Recession Blues Quite Real for Yoga Teachers

A few weeks ago, the NYTimes Magazine did a piece on freelance professionals who are suffering under the recession. ( Dristi Yoga blog tipped me off—thanks Dristi!)

The opening anecdote gives a nice, succint picture of what it’s like to be a yoga teacher, recession or no recession. You freelance, you shuttle yourself around the city. At some places all your regulars show up, at others no one comes. You wonder if you might make more money doing something else.

Emily Bazeldon, the reporter, writes: “From Greene Hill, [yoga teacher Lisa] Feuer went to teach a prenatal class elsewhere in Brooklyn; she teaches in Manhattan too, and sometimes she crosses back and forth between the boroughs two or three times a day to get to her web of workplaces. “I spend a lot of time on the train,” she said on the subway to Greene Hill, “and it makes you wonder: If you had a regular job and you didn’t have all that travel time, would you make better money in the end?” She gave a small laugh. “But I love what I do. So I try not to think about that.”

So yes, love is the answer. And the desire to be free of the 9 – 5 shackles. But the article’s outlook is pretty dire.

“Even in her best years, Feuer was never affluent, but with child support she was able to live what she considered a middle-class life. This year, however, because of the classes and students she has lost, Feuer is on track to make as little as $15,000, a 30 percent drop from the past. But because she is underemployed rather than out of work, she is not eligible for unemployment insurance. She also doesn’t show up in the unemployment statistics.”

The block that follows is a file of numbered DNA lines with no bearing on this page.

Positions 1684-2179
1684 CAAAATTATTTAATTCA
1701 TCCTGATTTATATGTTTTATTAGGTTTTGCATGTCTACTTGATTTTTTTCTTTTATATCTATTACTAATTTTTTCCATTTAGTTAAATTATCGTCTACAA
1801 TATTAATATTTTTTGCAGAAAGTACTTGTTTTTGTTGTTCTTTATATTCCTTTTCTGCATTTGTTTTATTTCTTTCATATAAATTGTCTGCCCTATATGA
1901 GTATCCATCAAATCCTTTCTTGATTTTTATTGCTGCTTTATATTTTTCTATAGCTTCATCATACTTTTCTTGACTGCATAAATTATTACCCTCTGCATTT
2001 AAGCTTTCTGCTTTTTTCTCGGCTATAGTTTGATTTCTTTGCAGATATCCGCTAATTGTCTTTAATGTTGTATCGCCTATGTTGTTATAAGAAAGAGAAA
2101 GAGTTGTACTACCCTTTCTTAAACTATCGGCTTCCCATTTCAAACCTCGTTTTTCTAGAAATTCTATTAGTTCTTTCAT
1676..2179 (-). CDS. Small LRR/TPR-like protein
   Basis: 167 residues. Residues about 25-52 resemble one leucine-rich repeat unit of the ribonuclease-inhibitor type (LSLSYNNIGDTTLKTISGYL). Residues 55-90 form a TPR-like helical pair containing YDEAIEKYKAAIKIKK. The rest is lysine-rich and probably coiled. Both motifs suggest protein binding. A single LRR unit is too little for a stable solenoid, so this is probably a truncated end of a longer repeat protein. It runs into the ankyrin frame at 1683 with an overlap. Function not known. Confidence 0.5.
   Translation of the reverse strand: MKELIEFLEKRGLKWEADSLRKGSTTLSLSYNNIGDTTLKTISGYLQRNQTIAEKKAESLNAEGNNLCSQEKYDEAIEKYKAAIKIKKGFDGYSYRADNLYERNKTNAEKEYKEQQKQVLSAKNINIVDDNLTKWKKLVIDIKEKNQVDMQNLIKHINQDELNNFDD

Yikes! That’s pretty bad.

Times are hard for all freelancers, writes Bazeldon, but when the economy turns (whenever that is), things should pick up again. It’s just hard for the middle-class, used to its i-Phones and coffee shops, to slip into poverty. In the meantime, be extra nice to your yoga teachers—they might be on a steady diet of rice and beans with a side of water. And yoga teachers, creativity might be the answer….

Angel Franco for NYTimes

Angel Franco for the NYTimes. Karl Allen in Manhattan performance (as in performance art) space.

…As in, those with a creative streak seem to be doing better than most  with this best of this batch of lemons. They’re pursuing projects they never had the time for when they were running hither and thither across the city for work. “Defiantly upbeat inspite of grim circumstances” says this inspiring May 19 Times article. An inspiring perspective.

Anyone had a recent experience of losing work then gaining something unexpected and super?

6 Responses to “Recession Blues Quite Real for Yoga Teachers”


  1. 1 Ann Pizer

    Thanks for posting this since I too missed the original article. I took mom and baby classes with Lisa Feuer after my daughter was born. She’s a good teacher- I hate to hear that she’s having such a tough time.

  2. 2 admin

    Hi Ann! Oh that’s so poignant that you know Lisa. So much of her story is in the article, you really get a feel for her (and you *feel* for her, too). I hope she comes shining through, too.

  3. 3 Drishti

    Hi Yoga Nation! So glad you blogged about this piece. We appreciate the vivid picture the article gave of an urban-based yoga teacher’s day-to-day lifestyle. We also totally agree that everyone should be ‘extra nice’ to their yoga teachers right now… :) Thanks for the D mention in the beginning of your article. Bye!

  4. 4 admin

    Hi Dristi, great to hear from you! You are most welcome and thanks again for the tip off. YN

  1. 1 Web Mirror | Recession Blues Quite Real for Yoga Teachers
  2. 2 Twitted by yoganation

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